The Clean Water Blog

Methane flare, black smoke. Photo credit: Leonid Ikan / Shutterstock

Strong methane protections for new oil and gas operations, but weak ones for existing operations?

Pennsylvania is on the cusp of celebrating a significant victory for air quality and health by finalizing strong controls for methane emissions from new oil and gas operations through updated permits. At the same time however, Governor Wolf and the Pennsylvania Department of Environmental Protection (DEP) are introducing weak concepts, draft ideas that could end up as policy proposals, to control emissions from the nearly 10,000 fracked wells and numerous oil and gas operations already in existence. These contradictory approaches to addressing air pollution from the oil and gas industry are a disservice to Pennsylvanians – and we're fighting back.

The existing source concepts fall short of the protections Pennsylvanians need because they merely implement the bare minimum guidelines the federal government made in 2016. Those guidelines – referred to as Control Techniques Guidelines (CTG) – are limited because they control only volatile organic compounds (VOCs) and don’t address methane. Therefore, under these rules a number of facilities in Pennsylvania won’t be covered because while they’re a significant source of methane they either don’t emit VOCs or do not emit high enough levels of VOCs to reach the federal guidelines’ thresholds. EPA’s guidelines also exclude important sources, such as liquids unloading, pigging operations, and intermittent-bleed pneumatic controllers. The federal guidelines also don’t require the use of leading controls that are part of cutting edge state rules, like those in Colorado, Wyoming, and California.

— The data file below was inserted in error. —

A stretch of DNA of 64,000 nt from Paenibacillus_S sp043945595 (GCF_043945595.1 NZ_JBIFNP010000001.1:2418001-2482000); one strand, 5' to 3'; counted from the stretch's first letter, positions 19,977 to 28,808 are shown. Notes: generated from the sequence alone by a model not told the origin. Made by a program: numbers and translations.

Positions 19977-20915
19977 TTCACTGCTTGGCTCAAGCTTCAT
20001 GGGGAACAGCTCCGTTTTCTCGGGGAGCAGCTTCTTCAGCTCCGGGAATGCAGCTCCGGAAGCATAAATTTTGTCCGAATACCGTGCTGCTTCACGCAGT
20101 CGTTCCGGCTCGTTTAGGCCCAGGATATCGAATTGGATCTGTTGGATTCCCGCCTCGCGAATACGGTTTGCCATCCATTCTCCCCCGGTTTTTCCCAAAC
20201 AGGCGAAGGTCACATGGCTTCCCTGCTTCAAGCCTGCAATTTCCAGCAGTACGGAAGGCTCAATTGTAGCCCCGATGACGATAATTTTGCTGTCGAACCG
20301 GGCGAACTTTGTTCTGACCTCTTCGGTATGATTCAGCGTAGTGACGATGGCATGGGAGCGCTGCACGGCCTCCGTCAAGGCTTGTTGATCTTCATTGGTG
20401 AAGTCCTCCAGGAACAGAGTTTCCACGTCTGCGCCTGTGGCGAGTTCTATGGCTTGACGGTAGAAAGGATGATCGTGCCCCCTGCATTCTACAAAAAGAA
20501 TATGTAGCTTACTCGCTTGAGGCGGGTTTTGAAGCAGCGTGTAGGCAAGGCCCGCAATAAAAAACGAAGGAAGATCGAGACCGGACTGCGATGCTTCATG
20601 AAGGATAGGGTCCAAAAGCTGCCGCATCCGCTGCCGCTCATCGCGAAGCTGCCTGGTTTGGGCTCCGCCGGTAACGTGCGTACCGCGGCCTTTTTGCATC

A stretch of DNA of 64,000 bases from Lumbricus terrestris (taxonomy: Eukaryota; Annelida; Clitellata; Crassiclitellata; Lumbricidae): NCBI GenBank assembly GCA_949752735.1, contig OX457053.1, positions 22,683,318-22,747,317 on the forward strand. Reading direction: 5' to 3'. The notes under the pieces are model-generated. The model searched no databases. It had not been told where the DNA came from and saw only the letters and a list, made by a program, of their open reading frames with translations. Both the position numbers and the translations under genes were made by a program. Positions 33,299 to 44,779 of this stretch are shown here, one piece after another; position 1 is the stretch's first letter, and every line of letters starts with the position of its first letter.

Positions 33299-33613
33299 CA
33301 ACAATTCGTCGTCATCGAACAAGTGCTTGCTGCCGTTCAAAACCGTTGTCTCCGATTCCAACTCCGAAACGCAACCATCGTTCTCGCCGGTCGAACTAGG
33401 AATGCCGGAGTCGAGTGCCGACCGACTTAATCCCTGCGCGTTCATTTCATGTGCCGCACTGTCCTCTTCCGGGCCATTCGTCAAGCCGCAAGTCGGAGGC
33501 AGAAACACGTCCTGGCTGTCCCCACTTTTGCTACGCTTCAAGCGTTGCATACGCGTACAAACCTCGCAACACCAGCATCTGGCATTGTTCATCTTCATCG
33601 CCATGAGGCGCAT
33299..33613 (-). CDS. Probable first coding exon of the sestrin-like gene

Pennsylvania is the second largest producer of natural gas in the nation and responsible for 1% of the entire world’s man-made greenhouse gas emissions! That combined with the fact that nearly 1.5 million Pennsylvanians live within a half-mile of oil and gas infrastructure, means we’ve got a responsibility to personally act. Adding to the need to take matters into our own hands is the ever evolving situation at the federal level. Since taking office President Trump has continued to pursue an agenda of rolling back air quality protections, including EPA Administrator Scott Pruitt’s recent announcement about seeking public comment regarding the agency’s intent to withdrawal the federal CTGs in their entirety.  

Let’s be clear, Pennsylvania has considerable authority and flexibility to control methane from oil and gas sources and must use it to go above and beyond in providing the strongest protections possible. Weigh in on this issue by signing our petition calling on Governor Wolf to show continued leadership on this issue by introducing equally strong protection to control methane emissions from existing oil and gas operations.